Re: "an SQL" vs. "a SQL"

From: Gavin Flower <GavinFlower(at)archidevsys(dot)co(dot)nz>
To: Isaac Morland <isaac(dot)morland(at)gmail(dot)com>
Cc: David Rowley <dgrowleyml(at)gmail(dot)com>, Daniel Gustafsson <daniel(at)yesql(dot)se>, Dave Page <dpage(at)pgadmin(dot)org>, Peter Eisentraut <peter(dot)eisentraut(at)enterprisedb(dot)com>, PostgreSQL Developers <pgsql-hackers(at)lists(dot)postgresql(dot)org>
Subject: Re: "an SQL" vs. "a SQL"
Date: 2021-06-10 20:32:58
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On 11/06/21 8:17 am, Isaac Morland wrote:
> On Thu, 10 Jun 2021 at 16:11, Gavin Flower
> <GavinFlower(at)archidevsys(dot)co(dot)nz <mailto:GavinFlower(at)archidevsys(dot)co(dot)nz>>
> wrote:
> On 11/06/21 2:48 am, Isaac Morland wrote:
> > “A MIT …”? As far as I know it is pronounced M - I - T, which would
> > imply that it should use “an”. The following page seems
> believable and
> > is pretty unequivocal on the issue:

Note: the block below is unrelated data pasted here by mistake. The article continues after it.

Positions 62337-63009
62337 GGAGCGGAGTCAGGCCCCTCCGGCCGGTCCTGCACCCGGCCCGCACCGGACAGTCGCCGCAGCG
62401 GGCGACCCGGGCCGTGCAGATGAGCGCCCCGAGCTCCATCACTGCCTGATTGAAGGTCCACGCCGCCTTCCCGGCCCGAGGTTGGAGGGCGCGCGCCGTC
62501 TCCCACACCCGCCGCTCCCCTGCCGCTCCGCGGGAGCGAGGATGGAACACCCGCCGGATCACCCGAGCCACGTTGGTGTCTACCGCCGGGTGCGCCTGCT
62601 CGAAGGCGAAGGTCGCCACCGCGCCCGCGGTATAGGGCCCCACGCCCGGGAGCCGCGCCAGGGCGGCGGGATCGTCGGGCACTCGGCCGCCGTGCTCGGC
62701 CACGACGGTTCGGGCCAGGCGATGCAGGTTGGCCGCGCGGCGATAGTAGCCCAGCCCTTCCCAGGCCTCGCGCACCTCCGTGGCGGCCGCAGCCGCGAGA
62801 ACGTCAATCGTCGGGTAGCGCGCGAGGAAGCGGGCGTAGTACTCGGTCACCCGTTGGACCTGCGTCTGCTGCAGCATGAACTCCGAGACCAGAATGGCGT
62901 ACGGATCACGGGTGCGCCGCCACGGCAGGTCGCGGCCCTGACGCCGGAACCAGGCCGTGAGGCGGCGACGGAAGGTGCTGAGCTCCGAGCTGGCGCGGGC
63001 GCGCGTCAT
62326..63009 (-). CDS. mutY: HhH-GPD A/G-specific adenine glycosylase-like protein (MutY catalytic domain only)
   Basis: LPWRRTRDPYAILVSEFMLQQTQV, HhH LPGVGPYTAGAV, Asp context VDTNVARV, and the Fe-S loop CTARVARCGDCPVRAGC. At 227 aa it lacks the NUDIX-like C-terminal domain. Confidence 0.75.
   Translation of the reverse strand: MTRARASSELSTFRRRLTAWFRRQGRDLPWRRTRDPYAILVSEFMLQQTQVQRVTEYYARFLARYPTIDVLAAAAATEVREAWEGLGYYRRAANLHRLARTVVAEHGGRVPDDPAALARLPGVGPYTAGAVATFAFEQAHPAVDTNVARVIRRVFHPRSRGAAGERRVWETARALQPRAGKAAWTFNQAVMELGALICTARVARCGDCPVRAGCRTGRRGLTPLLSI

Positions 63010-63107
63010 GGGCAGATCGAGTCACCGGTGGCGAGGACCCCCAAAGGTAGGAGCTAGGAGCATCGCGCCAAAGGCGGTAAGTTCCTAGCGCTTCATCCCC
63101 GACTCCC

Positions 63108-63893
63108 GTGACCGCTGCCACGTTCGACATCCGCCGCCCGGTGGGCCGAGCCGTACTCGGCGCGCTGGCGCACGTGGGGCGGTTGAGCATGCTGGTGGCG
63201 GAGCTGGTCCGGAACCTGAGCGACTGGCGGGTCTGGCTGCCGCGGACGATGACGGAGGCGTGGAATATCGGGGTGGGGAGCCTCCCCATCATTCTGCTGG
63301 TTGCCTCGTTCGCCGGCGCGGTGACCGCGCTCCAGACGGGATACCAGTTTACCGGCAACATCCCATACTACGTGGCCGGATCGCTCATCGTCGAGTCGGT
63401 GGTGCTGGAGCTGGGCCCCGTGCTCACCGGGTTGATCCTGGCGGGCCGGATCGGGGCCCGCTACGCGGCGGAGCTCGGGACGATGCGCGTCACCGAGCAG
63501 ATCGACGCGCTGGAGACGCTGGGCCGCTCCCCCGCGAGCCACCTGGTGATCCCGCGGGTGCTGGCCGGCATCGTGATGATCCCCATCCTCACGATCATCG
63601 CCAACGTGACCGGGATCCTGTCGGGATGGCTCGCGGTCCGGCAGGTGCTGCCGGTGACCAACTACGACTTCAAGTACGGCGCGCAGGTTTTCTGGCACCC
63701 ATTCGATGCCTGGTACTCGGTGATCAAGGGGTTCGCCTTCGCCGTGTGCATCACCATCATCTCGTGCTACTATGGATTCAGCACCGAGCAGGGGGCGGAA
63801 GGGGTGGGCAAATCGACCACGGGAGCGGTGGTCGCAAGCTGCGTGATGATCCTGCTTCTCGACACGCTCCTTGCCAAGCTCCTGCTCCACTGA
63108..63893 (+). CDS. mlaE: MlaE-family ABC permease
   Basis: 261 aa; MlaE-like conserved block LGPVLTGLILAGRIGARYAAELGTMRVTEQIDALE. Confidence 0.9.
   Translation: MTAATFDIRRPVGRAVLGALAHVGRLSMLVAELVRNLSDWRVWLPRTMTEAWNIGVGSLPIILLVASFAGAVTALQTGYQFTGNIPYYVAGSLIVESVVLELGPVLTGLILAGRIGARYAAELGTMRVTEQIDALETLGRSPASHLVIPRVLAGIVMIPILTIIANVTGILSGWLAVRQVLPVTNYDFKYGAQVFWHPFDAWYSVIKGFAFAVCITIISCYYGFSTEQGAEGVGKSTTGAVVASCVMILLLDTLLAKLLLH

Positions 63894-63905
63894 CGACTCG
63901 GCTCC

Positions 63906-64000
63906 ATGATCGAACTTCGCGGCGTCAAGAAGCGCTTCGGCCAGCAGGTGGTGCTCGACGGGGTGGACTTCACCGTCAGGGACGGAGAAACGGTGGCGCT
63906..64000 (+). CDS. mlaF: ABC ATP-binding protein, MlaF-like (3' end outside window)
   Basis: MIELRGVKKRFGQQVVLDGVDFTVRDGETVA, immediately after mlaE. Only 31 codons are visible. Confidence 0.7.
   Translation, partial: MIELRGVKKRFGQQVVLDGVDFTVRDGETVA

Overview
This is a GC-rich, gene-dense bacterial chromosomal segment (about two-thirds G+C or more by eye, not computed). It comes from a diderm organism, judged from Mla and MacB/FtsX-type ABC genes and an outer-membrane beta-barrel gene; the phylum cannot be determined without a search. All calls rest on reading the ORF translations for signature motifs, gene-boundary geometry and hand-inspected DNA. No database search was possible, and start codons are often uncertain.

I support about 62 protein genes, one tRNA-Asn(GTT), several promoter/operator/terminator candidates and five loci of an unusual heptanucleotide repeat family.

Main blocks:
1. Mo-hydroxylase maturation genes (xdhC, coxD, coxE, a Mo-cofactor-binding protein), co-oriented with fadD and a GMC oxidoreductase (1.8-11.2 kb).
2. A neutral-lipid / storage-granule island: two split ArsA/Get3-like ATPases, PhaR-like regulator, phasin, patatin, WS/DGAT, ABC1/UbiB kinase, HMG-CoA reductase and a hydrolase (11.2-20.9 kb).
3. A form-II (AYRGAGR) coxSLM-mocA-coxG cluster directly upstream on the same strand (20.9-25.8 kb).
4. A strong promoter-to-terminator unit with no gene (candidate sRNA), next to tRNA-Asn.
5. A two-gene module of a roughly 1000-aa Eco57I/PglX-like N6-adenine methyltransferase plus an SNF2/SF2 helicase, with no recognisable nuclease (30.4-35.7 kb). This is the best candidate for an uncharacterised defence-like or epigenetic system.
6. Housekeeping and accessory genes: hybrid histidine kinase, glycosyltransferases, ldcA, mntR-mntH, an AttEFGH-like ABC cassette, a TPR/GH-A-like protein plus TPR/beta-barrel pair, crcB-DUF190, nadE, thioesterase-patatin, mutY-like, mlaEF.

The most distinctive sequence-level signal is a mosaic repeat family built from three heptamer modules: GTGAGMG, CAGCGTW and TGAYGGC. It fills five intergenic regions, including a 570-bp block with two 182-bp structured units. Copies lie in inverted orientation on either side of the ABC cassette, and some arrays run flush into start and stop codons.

> >
> >
> <>
> > <
> <>>
> >
> The rule is, in English, is that if the word sounds like it starts
> with
> a vowel then use 'an' rather than 'a'.  Though some people think that
> the rule only applies to words beginning with a vowel, which is a
> misunderstanding.
> So 'an SQL' and 'an MIT'  are correct.   IMHO
> Right, spelling is irrelevant, it's about whether the word begins with
> a vowel *sound*. Or so I've always understood and I'm pretty sure if
> you listen to what people actually say that's what you'll generally
> hear. So "A uranium mine" not "An uranium mine" since "uranium" begins
> with a "y-" sound just like "yesterday". The fact that "u" is a vowel
> is irrelevant. But then there is "an historic occasion" so go figure.
The 'h' in 'historic' is silent, at least it used to be -- I think now
it is almost silent.  So using 'an historic occasion' is correct.

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